Can a Horned Viper kill you?

The horned viper venom isn’t very toxic and a sting while not usually deadly, can still have some severe consequences. victims could be saved.

In the Arabian Peninsula, the species occurs in southwestern Saudi Arabia, Yemen, Kuwait and parts of Qatar. That is improbable, although there are reports of this species being found in Lebanon.

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The average length for the horned viper is all about 12 to 24 inches (30–60 cm) but may reach 33 inches (85 cm).

These snakes have a strong body, narrow neck a milder mid-body section, and a tapering tail that may have a black tip. Females are larger than males in dimension, although there is A substantial sexual dimorphism present with females having eyes and smaller heads compared to males.

The color pattern varies from brown, yellowish, red to grayish and many frequently matches the soil color where the snake occupies. From the back light brown and slightly rectangular patches can be found, sometimes crossbars may be fused into by these blotches and the bottom is white.

The species most distinctive characteristic is that the existence of supraorbital”horns” over every eye from which derives their name. Nevertheless, in certain people these “horns” may be smaller in dimension or even absent, making”hornless” specimens. These scales that were altered are used to guard the snake’s eyes against sand and help it using camouflage.

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The horned viper is really a nocturnal creature, being active from dusk until dawn. They wriggle the body side to hide themselves in the sand.

For this reason they prefer dry areas with fine and loose sand and the occasional rock outcrop, rather at greater elevations less likely to the harsh desert temperatures.

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They proceed by sliding the body sideways, at a type of motion is called”sidewinding” such as that of the sidewinder (Crotalus cerastes) found on the American continent.

The species can also be known by several other common names such as desert horned viper, desert sidewinding horned viper, Saharan horned viper, horned desert viper, Sahara horned viper, North African horned viper, African desert horned viper, larger cerastes, along with asp.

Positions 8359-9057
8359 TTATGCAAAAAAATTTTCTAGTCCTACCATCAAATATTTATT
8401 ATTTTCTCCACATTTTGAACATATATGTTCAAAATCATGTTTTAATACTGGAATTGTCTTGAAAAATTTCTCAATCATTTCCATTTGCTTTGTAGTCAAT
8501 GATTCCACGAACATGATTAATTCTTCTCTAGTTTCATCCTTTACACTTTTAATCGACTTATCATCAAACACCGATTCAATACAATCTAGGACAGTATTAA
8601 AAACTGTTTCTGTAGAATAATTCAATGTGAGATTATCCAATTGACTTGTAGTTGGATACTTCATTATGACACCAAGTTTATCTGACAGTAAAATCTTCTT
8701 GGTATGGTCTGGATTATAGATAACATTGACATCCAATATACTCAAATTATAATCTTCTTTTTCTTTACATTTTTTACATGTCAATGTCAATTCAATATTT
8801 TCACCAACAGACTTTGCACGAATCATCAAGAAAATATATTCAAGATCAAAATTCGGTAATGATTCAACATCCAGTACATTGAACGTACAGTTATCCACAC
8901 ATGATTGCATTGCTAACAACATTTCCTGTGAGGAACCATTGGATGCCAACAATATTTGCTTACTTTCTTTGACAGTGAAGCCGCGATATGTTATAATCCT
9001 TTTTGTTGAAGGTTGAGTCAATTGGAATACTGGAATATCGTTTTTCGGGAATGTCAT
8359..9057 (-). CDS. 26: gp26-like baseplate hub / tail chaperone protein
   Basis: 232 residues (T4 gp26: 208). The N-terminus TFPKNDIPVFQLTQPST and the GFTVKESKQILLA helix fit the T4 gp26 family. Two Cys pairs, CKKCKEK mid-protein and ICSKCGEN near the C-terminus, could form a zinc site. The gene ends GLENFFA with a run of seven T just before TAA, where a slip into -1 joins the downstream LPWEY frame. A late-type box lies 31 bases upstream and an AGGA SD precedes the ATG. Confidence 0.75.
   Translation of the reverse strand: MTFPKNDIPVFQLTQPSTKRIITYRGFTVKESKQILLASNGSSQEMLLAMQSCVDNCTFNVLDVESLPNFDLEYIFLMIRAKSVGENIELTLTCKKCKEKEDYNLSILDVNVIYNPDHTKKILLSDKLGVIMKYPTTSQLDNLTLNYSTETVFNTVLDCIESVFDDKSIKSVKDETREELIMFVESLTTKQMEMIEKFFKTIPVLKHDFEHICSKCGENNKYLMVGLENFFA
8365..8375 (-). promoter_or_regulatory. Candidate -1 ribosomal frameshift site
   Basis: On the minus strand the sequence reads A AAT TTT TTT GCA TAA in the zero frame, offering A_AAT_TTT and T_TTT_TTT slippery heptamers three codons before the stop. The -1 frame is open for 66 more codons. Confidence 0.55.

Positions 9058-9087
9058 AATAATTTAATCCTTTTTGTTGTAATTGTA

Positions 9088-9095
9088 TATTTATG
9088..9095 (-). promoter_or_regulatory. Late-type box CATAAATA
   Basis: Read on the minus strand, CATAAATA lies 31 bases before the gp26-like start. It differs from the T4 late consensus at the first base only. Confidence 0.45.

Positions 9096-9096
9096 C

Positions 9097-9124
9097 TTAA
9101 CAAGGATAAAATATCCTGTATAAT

horned viper

The title horned viper is occasionally utilized to refer other unrelated species like the horned puff adder (Bitis caudalis) of southwest Africa or even the sand viper (Vipera ammodytes) found in southern Europe, the Balkans and the Middle East.

The desert horned viper might have been the snake that inflicted Cleopatra’s deadly wound if she committed suicide, and the other contender is that the Egyptian cobra (Naja haje).

Subspecies

There are no subspecies are currently recognized but other two species have been known within their own genus, Cerastes, the Arabian horned viper (C. gasperettii) as well as also the Sahara sand viper (C. vipera).

Can a Horned Viper kill you?

The horned viper venom isn’t very toxic and a sting while not usually deadly, can still have some severe consequences. The viper has hinged hollow fangs that unfold in the posture when the snake opens its mouth, letting the snake to deliver the venom really effectively.

Their venom contains 13 unique toxins and it is composition changes by geographical location inside the snake’s variety, with the most powerful mix causing untoward consequences.

A bite causes many symptoms such as enormous localized swelling, intense pain, excessive bleeding or clotting, necrosis, nausea, stomach pain, sweating, exhaustion, vomiting, hematuria, kidney failure, and heart problems.

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The venom yield fluctuates from 20 to 100 milligrams of dried venom, with a estimated lethal dose for humans around 40 to 50 mg. The LD50 values range from of 0.4 mg/kg (intravenous) and 3.0 mg/kg (subcutaneous).

Diet

The horned viper feeds mainly on lizards however sometimes takes additionally on birds and mammals found in its desert and temperate habitat. All these snakes are ambush predators, they lie under stones beneath the desert sand, with eyes visible and their horns.

If their unsuspecting victim come close enough they hit with a stunning rate, holding on to the prey waiting before the venom takes effect.

Reproduction

These snakes locate their mating partners using the sense of smell to feel pheromones present in the air. The mating season occurs in the spring from April to June. This species is oviparous, and the female lays anywhere from 8 to 24 eggs in burrows or beneath stones. The female may store the sperm on the human body for several weeks before laying the eggs.

The soft-shelled eggs hatch after an incubation period of 50 to 80 times, along with the hatchlings measure about 5 to 6 inches (12–15 cm) in total length. The species may live for 10 to 15 years or even more and becomes sexually mature at about 2 years of age.

Conservation

The horned viper hasn’t yet been assessed for the IUCN Red List. The horned viper people numbers are steady, Though this species occupies some the world environments and the species isn’t considered endangered.

However, like many other snakes, even the habitat destruction, over-collection (such as venom extraction), contamination and the introduction of invasive species have had a negative impact on these.

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